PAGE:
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How do coconut trees grow in Florida (not the Florida keys)

 
Posts: 39
Location: Murrieta, CA, Zone 9b/10a
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I've heard that coconut trees will die at temperatures below 40 degrees Fahrenheit, yet they grow everywhere in south and central Florida, where it is hardiness zones 9b, 10a, and 10b. If the internet is correct, the Florida keys would be the only place in Florida where the coconut palms will grow. could someone explain how this works?
 
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Location: Arkansas - Zone 7B/8A stoney, sandy loam soil pH 6.5
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If you watch these trees for a few years you might notice they do not put out coconut fruits.
There are also the date palms, (look a lot like coconut palms) which is what most cities that have palms along boulevards have planted instead of the coconut palms. Miami, Los Angeles, San Diego and others have planted date palms along their main streets.
 
Samuel Palmer
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Location: Murrieta, CA, Zone 9b/10a
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Bryant RedHawk wrote:If you watch these trees for a few years you might notice they do not put out coconut fruits.
There are also the date palms, (look a lot like coconut palms) which is what most cities that have palms along boulevards have planted instead of the coconut palms. Miami, Los Angeles, San Diego and others have planted date palms along their main streets.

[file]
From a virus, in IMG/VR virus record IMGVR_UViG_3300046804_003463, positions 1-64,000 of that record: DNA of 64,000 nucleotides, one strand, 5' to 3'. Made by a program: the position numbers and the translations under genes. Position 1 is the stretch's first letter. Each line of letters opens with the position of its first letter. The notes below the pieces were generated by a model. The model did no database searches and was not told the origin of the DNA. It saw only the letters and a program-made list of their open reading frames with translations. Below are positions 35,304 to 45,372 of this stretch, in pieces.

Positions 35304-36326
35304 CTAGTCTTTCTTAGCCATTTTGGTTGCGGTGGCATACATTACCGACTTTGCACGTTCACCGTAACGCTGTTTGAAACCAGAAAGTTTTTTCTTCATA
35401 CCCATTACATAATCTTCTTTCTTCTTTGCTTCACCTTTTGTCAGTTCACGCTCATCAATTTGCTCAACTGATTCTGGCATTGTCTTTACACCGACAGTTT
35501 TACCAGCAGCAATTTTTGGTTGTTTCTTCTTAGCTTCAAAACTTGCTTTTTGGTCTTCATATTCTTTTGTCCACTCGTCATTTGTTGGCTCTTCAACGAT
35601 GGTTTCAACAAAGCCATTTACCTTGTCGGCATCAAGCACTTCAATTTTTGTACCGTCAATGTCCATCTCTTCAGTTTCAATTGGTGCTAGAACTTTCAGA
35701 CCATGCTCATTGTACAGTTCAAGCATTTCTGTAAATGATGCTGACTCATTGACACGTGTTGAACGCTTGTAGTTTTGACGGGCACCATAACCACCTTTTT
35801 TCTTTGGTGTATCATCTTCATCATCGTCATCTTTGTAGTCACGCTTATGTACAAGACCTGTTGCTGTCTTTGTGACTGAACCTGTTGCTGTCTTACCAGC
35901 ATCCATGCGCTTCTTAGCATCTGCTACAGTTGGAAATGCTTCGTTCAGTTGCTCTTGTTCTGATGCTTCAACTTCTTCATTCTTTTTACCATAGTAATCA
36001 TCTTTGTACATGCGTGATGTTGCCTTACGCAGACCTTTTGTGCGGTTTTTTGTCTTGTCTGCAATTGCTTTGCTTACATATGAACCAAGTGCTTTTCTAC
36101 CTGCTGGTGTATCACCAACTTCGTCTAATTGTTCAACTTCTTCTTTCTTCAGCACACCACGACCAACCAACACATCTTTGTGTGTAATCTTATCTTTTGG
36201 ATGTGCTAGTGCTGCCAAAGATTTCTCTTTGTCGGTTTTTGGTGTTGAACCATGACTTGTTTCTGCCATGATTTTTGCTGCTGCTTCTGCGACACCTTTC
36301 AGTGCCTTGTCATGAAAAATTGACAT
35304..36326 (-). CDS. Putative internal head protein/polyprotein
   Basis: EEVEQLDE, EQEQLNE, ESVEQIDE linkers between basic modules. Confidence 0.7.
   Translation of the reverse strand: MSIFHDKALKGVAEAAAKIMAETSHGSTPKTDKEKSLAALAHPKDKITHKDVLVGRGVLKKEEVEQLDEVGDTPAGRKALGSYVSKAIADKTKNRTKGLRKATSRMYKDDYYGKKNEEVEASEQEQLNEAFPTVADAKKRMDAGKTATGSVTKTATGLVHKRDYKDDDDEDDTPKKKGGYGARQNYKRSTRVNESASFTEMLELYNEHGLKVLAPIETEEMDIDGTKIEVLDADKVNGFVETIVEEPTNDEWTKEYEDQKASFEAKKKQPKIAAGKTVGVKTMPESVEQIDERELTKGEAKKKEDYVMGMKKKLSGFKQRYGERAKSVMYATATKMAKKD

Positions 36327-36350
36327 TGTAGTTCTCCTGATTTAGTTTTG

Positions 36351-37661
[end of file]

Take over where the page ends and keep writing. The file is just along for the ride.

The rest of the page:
I think you mean queen palms, king palms, and other coconut palm looking trees. Date palms don't look like coconut palms at all, I've seen then growing everywhere. Besides, the palm trees in Los Angeles that your thinking about are probably Californian and Mexican fan palms.
 
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Coconut trees definitely thrive and bear fruit year round in south Florida.  They have been here since at least 1878 when a ship carrying coconuts crashed off the coast of palm beach, and early settlers collected and planted them. They thrive along the coast from vero beach south on the east side and st pete on the west side, and inland along the border of 9b/10a and south, and in isolated microclimates farther north. The hard part is getting them to maturity in the marginal areas, because they are much more sensitive while young. Mature coconuts can handle very brief dips to 26-28, with minor damage. Young coconuts can die at 32, and if conditions are under 40 and wet for extended periods  of time, which isnt really south Florida weather. I think they thrive better and grow faster when planted in place as a seed. Please note these are just my observations, but I feel if you live in florida, you should try to grow them.
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